Chorionic Gonadotropin (kor-ee-ON-ok goe-nad-oh-TROE-pin)
Treats a condition in which the testes (testicles) do not develop properly in boys. Also treats low hormone levels in men. Used as a part of infertility treatment to make a woman's ovary release an egg (ovulation). Sometimes called HCG.
There may be other brand names for this medicine.
When This Medicine Should Not Be Used
You should not use this medicine if you have had an allergic reaction to chorionic gonadotropin (HCG), or if you have prostate cancer or similar kinds of cancer. A boy who has started puberty too soon (generally before age 9) should not use this medicine. You should not use this medicine if you are pregnant.
How to Use This Medicine
- Your doctor will prescribe your exact dose and tell you how often it should be given. This medicine is given as a shot into one of your muscles.
- A nurse or other trained health professional will give you this medicine.
- You may be taught how to give your medicine at home. Make sure you understand all instructions before giving yourself an injection. Do not use more medicine or use it more often than your doctor tells you to.
- Use a new needle and syringe each time you inject your medicine.
If a dose is missed:
- Call your doctor, pharmacist, or treatment clinic for instructions.
How to Store and Dispose of This Medicine
- Throw away used needles in a hard, closed container that the needles cannot poke through. Keep this container away from children and pets.
- This medicine comes as a powder that must be mixed with a special liquid before you can use it. If you store this medicine at home, keep the dry powder at room temperature, away from heat, moisture, and direct light. After mixing the powder with the liquid, keep the mixture in the refrigerator. Do not freeze.
- You can keep the mixtures of Pregnyl® and Novarel? in the refrigerator for up to 60 days. You can keep the mixture of Profasi® in the refrigerator for up to 30 days.
- Ask your pharmacist, doctor, or health caregiver about the best way to dispose of any leftover medicine, containers, and other supplies. You will also need to throw away old medicine after the expiration date has passed.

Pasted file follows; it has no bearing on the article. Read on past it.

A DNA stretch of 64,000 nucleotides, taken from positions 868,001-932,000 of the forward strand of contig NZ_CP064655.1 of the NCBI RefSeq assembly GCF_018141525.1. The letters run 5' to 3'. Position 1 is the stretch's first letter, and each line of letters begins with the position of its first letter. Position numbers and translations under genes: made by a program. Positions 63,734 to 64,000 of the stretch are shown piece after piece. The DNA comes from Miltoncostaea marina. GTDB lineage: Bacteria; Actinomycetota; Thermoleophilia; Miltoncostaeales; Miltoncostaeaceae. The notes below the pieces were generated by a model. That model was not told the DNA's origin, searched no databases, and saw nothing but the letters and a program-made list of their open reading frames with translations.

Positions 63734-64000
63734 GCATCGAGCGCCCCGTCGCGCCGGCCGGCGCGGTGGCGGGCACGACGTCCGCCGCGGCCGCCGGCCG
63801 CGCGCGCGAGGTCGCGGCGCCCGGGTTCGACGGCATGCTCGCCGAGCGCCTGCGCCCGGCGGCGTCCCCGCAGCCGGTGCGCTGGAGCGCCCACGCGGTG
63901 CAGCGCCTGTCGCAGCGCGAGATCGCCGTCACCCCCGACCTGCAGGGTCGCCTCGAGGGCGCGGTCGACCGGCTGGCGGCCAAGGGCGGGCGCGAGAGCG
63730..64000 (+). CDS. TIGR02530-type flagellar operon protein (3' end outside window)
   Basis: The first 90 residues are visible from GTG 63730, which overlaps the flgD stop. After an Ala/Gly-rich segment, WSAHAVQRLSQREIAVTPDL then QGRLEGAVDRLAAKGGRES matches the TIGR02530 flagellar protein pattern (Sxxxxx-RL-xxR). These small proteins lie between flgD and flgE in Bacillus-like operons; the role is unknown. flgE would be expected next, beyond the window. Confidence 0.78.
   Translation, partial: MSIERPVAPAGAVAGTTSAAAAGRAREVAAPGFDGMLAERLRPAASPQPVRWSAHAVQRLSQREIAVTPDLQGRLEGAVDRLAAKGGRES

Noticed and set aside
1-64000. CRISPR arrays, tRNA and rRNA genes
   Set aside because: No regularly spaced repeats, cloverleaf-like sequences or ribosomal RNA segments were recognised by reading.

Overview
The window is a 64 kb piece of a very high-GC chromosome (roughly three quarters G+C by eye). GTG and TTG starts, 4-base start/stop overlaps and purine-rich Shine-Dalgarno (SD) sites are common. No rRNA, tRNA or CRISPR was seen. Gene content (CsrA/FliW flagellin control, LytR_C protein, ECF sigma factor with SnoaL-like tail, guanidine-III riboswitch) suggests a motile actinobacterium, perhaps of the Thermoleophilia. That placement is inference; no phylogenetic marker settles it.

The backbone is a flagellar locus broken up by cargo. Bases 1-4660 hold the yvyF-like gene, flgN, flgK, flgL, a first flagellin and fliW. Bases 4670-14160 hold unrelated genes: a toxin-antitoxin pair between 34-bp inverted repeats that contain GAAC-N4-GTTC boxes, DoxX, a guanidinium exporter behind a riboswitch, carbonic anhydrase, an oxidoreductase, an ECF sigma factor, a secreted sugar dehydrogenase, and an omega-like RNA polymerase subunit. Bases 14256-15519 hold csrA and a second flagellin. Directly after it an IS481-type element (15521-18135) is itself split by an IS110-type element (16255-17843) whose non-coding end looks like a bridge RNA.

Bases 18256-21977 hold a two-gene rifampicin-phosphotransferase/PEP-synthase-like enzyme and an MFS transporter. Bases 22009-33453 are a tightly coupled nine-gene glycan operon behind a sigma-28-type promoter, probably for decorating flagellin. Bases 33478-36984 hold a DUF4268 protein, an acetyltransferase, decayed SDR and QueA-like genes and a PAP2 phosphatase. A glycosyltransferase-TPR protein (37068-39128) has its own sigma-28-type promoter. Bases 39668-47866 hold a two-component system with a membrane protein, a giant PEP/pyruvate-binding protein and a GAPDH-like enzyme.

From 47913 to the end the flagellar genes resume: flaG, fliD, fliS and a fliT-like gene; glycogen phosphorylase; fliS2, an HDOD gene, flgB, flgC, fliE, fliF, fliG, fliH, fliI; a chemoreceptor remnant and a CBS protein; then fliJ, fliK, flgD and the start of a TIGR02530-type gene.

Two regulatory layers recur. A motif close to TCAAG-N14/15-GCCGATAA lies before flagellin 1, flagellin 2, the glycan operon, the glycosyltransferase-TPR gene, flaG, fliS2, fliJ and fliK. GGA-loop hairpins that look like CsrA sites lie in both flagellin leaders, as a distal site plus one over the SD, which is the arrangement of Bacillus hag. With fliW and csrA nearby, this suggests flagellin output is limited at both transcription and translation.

- Keep all medicine away from children and never share your medicine with anyone.
Drugs and Foods to Avoid
Ask your doctor or pharmacist before using any other medicine, including over-the-counter medicines, vitamins, and herbal products.
Warnings While Using This Medicine
- Make sure your doctor knows if you are breastfeeding, or if you have heart disease, kidney disease, epilepsy (seizures), migraine headaches, or asthma.
- For women: This medicine may cause more than one egg at a time to be released from your ovary. This means you may become pregnant with twins, triplets, or multiple babies. Talk with your doctor about this possibility before you start using this medicine.
- The medicine may cause a boy to start puberty too soon. Call your doctor if your child starts to show signs of puberty while using this medicine. Some signs are acne, voice changes, getting taller too fast, or starting to grow hair in the armpit or on the face.
- Profasi® contains benzyl alcohol. Tell your doctor if you have ever used benzyl alcohol before and it made you sick.
- Make sure any doctor or dentist who treats you knows that you are using this medicine. This medicine may affect the results of certain medical tests.
Possible Side Effects While Using This Medicine
Call your doctor right away if you notice any of these side effects:
- Allergic reaction: Itching or hives, swelling in your face or hands, swelling or tingling in your mouth or throat, chest tightness, trouble breathing
- Chest pain, or coughing up blood
- Numbness or weakness in your arm or leg, or on one side of your body
- Pain in your lower leg (calf)
- Severe nausea, vomiting, or pain in your pelvis (in women)
- Sudden or severe headache, problems with vision, speech, or walking
- Sudden weight gain or bloating (in women)
If you notice these less serious side effects, talk with your doctor:
- Feeling nervous, restless, or sad
- Pain where the shot is given
- Swelling in your hands, ankles, or feet